Everything about Dye-Sublimation Printers

Everything about Dye-Sublimation Printers

Dye-sublimation printer is a specialist device used for photographic applications and demanding graphic arts. This printer was not introduced into the main stream till the advent of digital photography. The technology used in dye-sublimation printers is the base for many portable and standalone photo printers.
The word dye in dye-sublimation represents solid dye, which is used instead of toner or ink and the word Sublimation is the scientific word for the process that converts solid substances into gaseous form, without being required to pass the liquid state.


The process of printing used by dye-sublimation printer greatly differs from the inkjet printer. In an inkjet printer a tiny jet of ink is sprayed onto a page but in a dye-sublimation printer dye is applied from a plastic film which has separate panels for each color.
While printing, the roller of the printer moves one of the colored panels and the medium under the thermal printing head. The width of this head is same as the size of print medium. The temperature on the head is quickly changed by the heating elements found on the head. The high temperature allows the head to lay different quantities of dye, on the basis of the heat applied. After the dye is converted into gas, it settles and then solidifies on the print medium.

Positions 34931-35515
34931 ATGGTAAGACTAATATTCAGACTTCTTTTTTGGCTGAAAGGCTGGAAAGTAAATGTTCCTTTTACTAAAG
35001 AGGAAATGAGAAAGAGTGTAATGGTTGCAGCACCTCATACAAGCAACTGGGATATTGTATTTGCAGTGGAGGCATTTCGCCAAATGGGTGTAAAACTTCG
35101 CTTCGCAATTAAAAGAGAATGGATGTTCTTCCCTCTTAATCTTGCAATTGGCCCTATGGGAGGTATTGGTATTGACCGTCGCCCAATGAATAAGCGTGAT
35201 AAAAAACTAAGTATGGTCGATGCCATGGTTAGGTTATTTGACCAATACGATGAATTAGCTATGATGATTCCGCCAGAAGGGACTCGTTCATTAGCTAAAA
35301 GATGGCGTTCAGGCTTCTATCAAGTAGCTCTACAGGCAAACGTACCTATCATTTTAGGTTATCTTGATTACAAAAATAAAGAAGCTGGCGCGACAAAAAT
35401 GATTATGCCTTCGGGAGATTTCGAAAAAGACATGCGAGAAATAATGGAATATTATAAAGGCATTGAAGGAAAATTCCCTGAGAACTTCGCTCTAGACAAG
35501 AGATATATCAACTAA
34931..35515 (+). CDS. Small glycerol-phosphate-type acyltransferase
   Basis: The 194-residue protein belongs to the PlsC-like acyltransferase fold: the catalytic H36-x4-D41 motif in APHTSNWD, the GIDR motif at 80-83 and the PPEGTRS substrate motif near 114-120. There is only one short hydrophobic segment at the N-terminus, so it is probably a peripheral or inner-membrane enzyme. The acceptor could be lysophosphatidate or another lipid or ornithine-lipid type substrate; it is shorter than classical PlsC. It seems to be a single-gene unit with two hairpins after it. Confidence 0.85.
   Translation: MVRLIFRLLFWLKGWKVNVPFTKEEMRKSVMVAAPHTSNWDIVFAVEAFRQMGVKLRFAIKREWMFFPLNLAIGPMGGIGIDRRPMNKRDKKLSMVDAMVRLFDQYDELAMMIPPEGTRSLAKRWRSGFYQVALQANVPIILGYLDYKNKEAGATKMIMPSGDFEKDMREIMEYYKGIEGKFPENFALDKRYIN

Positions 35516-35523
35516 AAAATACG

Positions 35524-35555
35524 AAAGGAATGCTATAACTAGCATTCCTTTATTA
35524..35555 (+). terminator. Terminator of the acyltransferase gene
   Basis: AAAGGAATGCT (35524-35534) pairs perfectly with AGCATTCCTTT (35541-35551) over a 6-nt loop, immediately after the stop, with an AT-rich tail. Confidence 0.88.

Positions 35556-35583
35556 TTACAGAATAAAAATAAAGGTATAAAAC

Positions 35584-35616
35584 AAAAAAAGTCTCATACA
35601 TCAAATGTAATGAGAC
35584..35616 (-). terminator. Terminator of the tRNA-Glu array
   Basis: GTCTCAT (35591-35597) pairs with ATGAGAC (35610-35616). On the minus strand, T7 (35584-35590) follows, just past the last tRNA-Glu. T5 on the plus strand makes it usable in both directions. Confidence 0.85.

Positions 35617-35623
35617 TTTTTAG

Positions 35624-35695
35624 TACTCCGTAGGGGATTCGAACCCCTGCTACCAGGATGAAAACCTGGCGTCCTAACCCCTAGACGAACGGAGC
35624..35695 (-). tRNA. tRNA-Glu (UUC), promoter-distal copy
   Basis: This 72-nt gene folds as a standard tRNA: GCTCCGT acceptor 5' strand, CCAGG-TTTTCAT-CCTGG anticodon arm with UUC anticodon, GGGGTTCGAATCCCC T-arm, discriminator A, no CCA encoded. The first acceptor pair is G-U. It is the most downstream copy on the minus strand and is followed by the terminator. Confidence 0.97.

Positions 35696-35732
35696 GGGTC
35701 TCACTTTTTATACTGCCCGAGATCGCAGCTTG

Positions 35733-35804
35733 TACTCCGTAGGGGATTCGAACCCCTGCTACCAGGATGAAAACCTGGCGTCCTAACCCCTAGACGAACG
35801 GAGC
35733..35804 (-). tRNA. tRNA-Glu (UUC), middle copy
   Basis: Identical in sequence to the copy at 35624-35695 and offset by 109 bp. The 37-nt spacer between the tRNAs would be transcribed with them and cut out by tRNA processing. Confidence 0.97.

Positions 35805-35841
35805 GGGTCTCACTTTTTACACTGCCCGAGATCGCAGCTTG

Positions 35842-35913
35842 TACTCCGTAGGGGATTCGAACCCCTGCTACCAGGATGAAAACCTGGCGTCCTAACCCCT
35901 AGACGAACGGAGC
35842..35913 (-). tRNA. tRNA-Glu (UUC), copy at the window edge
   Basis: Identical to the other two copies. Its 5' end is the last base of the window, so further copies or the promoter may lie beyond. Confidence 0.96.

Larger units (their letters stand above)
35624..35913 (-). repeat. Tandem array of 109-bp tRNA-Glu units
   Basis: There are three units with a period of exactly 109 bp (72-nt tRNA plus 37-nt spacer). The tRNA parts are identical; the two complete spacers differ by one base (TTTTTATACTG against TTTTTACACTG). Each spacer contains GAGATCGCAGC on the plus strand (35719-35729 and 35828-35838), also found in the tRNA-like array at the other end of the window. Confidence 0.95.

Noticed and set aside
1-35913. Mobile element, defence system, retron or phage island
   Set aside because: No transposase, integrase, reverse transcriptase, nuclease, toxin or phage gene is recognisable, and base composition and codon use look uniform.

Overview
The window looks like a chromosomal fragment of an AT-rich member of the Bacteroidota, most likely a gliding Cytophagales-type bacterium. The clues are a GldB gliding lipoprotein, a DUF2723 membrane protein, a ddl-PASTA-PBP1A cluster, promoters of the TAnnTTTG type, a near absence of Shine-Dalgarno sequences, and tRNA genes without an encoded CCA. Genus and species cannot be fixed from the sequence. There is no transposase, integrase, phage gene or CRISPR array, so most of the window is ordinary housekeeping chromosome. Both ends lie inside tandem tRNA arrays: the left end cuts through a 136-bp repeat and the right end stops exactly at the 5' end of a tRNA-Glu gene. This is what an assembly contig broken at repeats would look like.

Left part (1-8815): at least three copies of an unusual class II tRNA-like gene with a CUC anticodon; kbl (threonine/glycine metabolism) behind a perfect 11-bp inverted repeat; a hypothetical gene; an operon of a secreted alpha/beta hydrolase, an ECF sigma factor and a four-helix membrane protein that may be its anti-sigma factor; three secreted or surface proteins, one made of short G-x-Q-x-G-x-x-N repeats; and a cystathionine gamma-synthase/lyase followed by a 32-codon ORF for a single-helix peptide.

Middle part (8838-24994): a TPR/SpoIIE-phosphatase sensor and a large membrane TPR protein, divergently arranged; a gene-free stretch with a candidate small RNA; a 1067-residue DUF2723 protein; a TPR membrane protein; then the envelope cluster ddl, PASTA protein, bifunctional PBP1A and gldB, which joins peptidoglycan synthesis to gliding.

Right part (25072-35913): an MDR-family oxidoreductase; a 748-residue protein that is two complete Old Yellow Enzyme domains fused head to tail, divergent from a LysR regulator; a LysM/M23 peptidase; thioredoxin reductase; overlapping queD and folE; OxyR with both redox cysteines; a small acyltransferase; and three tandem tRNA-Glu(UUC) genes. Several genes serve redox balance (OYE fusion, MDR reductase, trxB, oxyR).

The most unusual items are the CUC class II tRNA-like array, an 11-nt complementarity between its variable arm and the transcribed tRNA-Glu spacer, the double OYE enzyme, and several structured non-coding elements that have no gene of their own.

After one color has been used, the ribbon moves on to the next color panel. The print medium is then partially ejected to prepare for the next color. This process is repeated four times, in which the first three are for adding the colors to the medium and the final one is to laminate the print. The lamination is necessary to prevent the dye from re-sublimating.


Two kinds of inks are available for Dye-Sublimation Printers, out of which the most popular one is Aqueous ink, which can be used for both large format and desktop printers. The second one is Solvent ink, which is used on wide format printers.


The speed of the printer mainly depends on the time taken by the thermal head to change temperature. This is because the printer uses heat to apply the dye on the print media. While raising the temperature of the elements is fast, the time is mainly consumed when it has to be cooled, especially when moving from darker color to lighter color. A fan or a heat sink is required to cool the elements. Multiple head dye-sublimation printers are certainly faster, as one head can continue printing, while the other takes time to cool down. While the printing speeds can differ on the basis of various factors, a regular dye-sublimation printer designed for home use can print a picture of size 6" x 4" within 45 to 90 minutes.